"I'm 6'1" or 6'2", and around 310 pounds," said Fuga, who will be a senior next year. "I play offensive guard and my coach likes to pull me a lot to the blind side. On the defensive side I play defensive tackle. I also can play the one – or nose tackle – position. I like playing nose and making the run go outside and seeing [that] linebackers can make the tackle because I'm occupying a lot of linemen. Last season I had six sacks and 27 tackles and three fumble recoveries."
As an offensive guard, Fuga also has a number of pancake blocks against hapless defensive linemen. He possesses a large amount of natural strength that can be seen in his film as defenders fall by the wayside with a single shove or glancing blow.
"Yeah, I would say I'm pretty strong," said Fuga with a chuckle. "I bench 435 and I squat 515."
His success as a football player has landed him three offers so far, with other programs taking interest.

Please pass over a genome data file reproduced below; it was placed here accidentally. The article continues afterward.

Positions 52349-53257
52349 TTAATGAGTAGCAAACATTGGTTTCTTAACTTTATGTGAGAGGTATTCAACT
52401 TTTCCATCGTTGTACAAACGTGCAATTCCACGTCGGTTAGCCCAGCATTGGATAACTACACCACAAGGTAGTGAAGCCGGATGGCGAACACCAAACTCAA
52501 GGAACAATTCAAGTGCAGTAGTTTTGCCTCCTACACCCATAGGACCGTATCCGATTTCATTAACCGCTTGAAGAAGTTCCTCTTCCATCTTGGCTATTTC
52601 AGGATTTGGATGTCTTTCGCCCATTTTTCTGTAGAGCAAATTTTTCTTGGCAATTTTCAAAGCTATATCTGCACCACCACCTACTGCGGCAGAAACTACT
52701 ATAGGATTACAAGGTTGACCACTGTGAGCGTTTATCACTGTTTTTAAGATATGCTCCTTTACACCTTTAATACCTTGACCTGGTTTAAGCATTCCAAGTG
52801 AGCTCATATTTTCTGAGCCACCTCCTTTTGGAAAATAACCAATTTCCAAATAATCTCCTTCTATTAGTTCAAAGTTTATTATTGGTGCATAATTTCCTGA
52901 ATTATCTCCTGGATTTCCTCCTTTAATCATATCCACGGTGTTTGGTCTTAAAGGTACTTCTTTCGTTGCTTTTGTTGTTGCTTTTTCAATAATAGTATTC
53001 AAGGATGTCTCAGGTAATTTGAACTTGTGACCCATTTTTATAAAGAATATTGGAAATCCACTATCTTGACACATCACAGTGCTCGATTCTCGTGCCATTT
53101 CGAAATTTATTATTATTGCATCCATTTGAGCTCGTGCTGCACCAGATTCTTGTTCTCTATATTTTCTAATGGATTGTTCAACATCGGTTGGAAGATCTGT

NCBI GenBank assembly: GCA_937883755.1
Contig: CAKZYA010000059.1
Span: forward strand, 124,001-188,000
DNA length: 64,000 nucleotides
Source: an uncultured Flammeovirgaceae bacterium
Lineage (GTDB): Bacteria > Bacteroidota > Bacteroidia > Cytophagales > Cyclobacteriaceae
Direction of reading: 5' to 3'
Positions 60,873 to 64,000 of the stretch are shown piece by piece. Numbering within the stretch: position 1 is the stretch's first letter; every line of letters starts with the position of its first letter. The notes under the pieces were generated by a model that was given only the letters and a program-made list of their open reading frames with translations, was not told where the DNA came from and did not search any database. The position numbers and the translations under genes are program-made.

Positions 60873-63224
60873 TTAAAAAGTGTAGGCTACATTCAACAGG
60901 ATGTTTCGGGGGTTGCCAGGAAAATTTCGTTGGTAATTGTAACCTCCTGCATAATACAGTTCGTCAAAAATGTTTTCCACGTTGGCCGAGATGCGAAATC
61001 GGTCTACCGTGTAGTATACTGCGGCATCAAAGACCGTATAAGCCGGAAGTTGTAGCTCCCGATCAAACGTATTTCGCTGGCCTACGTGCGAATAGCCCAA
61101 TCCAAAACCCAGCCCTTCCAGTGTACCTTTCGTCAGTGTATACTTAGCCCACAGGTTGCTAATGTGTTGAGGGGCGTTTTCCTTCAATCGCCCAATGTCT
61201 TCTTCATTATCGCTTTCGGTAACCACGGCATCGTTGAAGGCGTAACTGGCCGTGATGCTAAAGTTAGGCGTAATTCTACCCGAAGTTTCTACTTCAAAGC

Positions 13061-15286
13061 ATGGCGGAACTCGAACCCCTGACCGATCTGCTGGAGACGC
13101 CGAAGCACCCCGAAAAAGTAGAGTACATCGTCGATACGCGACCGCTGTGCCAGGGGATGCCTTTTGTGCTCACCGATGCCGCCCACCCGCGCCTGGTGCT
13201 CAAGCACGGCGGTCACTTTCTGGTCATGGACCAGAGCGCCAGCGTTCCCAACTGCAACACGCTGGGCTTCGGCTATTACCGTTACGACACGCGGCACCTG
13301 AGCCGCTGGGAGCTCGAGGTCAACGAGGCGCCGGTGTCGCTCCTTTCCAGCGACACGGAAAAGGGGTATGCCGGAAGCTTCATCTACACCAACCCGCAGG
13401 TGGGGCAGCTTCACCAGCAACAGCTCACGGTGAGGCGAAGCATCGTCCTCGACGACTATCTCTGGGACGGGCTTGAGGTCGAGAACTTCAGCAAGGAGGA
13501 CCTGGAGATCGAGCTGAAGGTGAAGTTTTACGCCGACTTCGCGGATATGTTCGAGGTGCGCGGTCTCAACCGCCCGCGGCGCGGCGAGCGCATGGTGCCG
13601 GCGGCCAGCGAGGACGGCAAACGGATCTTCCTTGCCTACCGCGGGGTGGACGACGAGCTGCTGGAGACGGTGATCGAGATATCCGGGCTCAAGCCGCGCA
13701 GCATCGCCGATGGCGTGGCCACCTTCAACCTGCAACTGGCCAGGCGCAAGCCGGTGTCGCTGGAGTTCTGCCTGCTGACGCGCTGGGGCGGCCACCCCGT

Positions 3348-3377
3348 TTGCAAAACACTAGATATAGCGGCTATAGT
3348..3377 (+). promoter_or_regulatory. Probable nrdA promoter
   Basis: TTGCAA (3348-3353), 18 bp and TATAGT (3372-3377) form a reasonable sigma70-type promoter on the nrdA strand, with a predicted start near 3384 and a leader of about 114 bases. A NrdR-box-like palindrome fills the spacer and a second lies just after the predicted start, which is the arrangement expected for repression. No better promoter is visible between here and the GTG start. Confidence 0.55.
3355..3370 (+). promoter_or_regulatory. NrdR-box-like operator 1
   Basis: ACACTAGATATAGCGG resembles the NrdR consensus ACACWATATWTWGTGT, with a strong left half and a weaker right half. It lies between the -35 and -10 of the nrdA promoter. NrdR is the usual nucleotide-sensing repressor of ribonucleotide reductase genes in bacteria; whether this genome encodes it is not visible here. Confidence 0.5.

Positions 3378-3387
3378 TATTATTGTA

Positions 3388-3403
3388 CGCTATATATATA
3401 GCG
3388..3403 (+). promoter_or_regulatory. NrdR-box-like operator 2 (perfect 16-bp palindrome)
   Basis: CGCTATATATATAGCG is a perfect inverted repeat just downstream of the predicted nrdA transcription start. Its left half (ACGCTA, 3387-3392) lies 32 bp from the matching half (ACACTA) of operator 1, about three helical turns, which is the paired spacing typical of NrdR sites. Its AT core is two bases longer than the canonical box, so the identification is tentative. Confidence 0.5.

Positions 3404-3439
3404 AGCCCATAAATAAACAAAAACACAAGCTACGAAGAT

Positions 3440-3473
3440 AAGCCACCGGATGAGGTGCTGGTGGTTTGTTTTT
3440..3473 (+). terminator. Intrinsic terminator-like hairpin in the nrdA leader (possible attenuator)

"Right now I have offers from Boise State, Utah State and Utah," Fuga said. "I'm also getting a lot of interest from Pac-12 schools and Mountain West. I'm also getting some interest from BYU but they haven't contacted me as much, but we'll see what happens."
Fuga happens to be the younger brother of former BYU defensive standout Romney Fuga. Although the younger Fuga has yet to receive a scholarship offer from BYU, the Cougars have been recruiting him and he'll be making a trip out to BYU this weekend.
"I'm going up to BYU next week for a sports camp, and it would be nice to get an offer from the, but we'll see," he said. "When I talk to my brother he always has a lot of great things to say about BYU, but I think they might think that I'll commit there because of my brother. Right now I'm leaning more towards, Utah but we'll see."
Fuga likes the environment that BYU has.